LeBron James dominated the Miami Heat’s Thursday night game against the Orlando Magic. After hitting his first 11 shots and dropping 23 on Orlando in the first quarter alone, James finished with 51 points (on a mere 25 shots), 14 rebounds, and eight assists and led the Heat to a win that wasn’t quite as close as the final margin suggests. It was an incredible and historic individual performance, and hopefully those who watched LeBron do his thing were fully aware of the night’s magnitude.
Still, it was a bit odd that even though LeBron James put up one of the most dominant and efficient nights of his career, he did so while shooting almost exclusively jumpers. I’m not sure there’s a book on how to defend LeBron James, but if one were written, the contents of its pages would detail the virtue of forcing James to take as many long jumpers as possible. He’s a capable jumpshooter, but those looks put much less pressure on any defense tasked with stopping him, and generally lead to less efficient offensive performance than his drives to the basket.
Technically, the Magic did exactly what they should have done, and yet James torched them nonetheless. Magic GM Otis Smith can apparently sleep soundly knowing that fact, judging from this quote via Brian Schmitz of the Orlando Sentinel:
A night after LeBron James said he was inspired by Magic GM Otis Smith’s [off-season] comments to score 51 points against Orlando Thursday night, Smith joked Friday, “I’d let LeBron score 52 if all he took were jump shots.” James made 17-of-25 shots in Miami’s 104-100 win, most of them from the outside, seldom taking his 6-8, 260-pound frame inside. “He could score 100 if all he took were jumpers,” Smith said.
It wasn’t a matter of scheme that killed Orlando, just a matter of LeBron.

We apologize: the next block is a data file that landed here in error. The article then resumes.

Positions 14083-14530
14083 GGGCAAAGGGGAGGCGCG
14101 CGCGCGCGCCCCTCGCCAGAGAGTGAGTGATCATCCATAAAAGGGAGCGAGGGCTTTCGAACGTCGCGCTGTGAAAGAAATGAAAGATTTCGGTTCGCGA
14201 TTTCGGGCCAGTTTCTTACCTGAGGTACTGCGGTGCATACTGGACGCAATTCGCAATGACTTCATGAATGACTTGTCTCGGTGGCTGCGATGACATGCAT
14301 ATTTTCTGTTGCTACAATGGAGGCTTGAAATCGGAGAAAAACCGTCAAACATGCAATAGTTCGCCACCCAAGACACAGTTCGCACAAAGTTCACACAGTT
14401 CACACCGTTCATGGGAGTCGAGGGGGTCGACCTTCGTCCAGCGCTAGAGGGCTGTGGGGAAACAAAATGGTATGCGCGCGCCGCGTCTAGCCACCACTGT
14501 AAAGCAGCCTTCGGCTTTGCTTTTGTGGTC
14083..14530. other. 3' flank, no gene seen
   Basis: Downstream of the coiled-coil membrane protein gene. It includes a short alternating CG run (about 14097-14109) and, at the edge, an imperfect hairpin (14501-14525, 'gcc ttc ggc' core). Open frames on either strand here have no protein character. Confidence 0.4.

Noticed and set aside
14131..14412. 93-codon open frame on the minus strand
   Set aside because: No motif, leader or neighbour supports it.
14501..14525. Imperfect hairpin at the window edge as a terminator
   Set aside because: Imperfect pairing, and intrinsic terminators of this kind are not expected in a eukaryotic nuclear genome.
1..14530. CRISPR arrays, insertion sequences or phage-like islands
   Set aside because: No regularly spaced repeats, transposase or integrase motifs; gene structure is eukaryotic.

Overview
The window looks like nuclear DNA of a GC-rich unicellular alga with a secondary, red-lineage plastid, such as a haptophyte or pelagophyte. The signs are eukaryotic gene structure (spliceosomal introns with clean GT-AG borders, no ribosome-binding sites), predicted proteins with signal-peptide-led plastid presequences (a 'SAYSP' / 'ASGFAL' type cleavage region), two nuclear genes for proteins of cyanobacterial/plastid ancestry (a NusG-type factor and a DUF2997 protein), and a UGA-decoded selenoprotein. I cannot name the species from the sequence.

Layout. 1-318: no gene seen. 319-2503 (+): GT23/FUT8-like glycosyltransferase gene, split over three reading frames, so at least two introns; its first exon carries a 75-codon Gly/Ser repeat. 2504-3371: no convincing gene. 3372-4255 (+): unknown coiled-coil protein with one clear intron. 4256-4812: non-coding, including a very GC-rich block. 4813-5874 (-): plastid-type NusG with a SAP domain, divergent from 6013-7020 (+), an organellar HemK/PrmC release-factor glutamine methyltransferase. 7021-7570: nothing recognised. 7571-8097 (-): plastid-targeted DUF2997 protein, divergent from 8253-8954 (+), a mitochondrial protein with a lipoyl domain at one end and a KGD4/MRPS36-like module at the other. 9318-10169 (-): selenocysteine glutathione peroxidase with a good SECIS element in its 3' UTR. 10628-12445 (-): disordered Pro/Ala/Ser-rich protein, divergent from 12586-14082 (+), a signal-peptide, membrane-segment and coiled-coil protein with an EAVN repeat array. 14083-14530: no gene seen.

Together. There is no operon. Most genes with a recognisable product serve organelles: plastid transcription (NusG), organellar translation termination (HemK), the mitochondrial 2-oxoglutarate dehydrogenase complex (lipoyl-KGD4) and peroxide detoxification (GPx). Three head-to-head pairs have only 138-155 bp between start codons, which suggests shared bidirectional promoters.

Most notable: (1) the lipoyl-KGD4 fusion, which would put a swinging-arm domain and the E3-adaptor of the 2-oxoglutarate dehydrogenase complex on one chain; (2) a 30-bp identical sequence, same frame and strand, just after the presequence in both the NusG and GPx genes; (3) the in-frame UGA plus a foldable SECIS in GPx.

LeBron James, Dwyane Wade on time they faced off 1-on-1: “We was out there killing each other”
James: “We played 1-on-1 one time in our whole life, and it was during the finals. Eastern Conference finals 2010 (they meant the 2010-11 season, that ECF was in May 2011). Our first year.”
Wade: “It was more-so to set a precedent for our teammates because we got our ass kicked the game before, Game 1 by Chicago. They tore us.”
James: “MVP Rose tore our ass up in Chicago, and we came in the next day, we was like we need to set the tone, so we was out there killing each other playing 1-on-1.”
Wade: “We never finished.”
James: “We never finished. We got to the point where (head coach Erik Spoelstra) blew the whistle, like bring it in.”
Wade: “Everybody was just watching us. We was going at it. We competitive, we was going at it, but we was setting a tone for this is how it’s gotta go. You gotta be able to go at this. We’re two of the best players in this game. We going at each other in the Eastern Conference finals right now. We out there killing each other, and this is what ya’ll better do tomorrow. Because we got beat on the boards by 20-something and we have to come with it, and we won four in a row.”
A 2011 Heat practice? There has to be video of this somewhere.
Miami did win that Eastern Conference Finals, but LeBron and Wade should have gone at it again during the NBA Finals, where the Heat lost to Dirk Nowitzki and the Mavericks.
Report: Rockets’ Luc Mbah a Moute expected to miss 2-3 weeks
Rockets coach Mike D’Antoni’s first inclination might be to shorten his rotation. He should mostly resist it.
Home-court advantage is important, and P.J. Tucker and Trevor Ariza can play more power forward (with Eric Gordon absorbing more minutes at small forward). But it’s also better to play Troy Williams more now than to wear down the players Houston will rely on in the playoffs, when D’Antoni will surely keep his rotation tight.
PBT Podcast: Early trade deadline breakdown with Dan Feldman
The NBA’s trade market did not collapse after the Jahlil Okafor trade.
There’s more to come, but with the trade deadline is less than two months away, we have more questions than answers. DeAndre Jordan very likely could be on the move from the Clippers (and Lou Williams, too). But what is Memphis going to do about Mark Gasol? New Orleans with DeMarcus Cousins? Oklahoma City with Paul George? And if any of those guys are available, who is a buyer? Cleveland? Milwaukee? Portland?
Kurt Helin and Dan Feldman of NBC Sports break down the high end of the trade market, plus talk about other guys who could be on the move — maybe Nikola Mirotic from Chicago, and what about someone like Michael Kidd-Gilchrist from Charlotte — before Feb. 8 gets here. The last couple of trade deadlines have been interesting, but will we see a move that changes the landscape of the NBA playoffs in a meaningful way?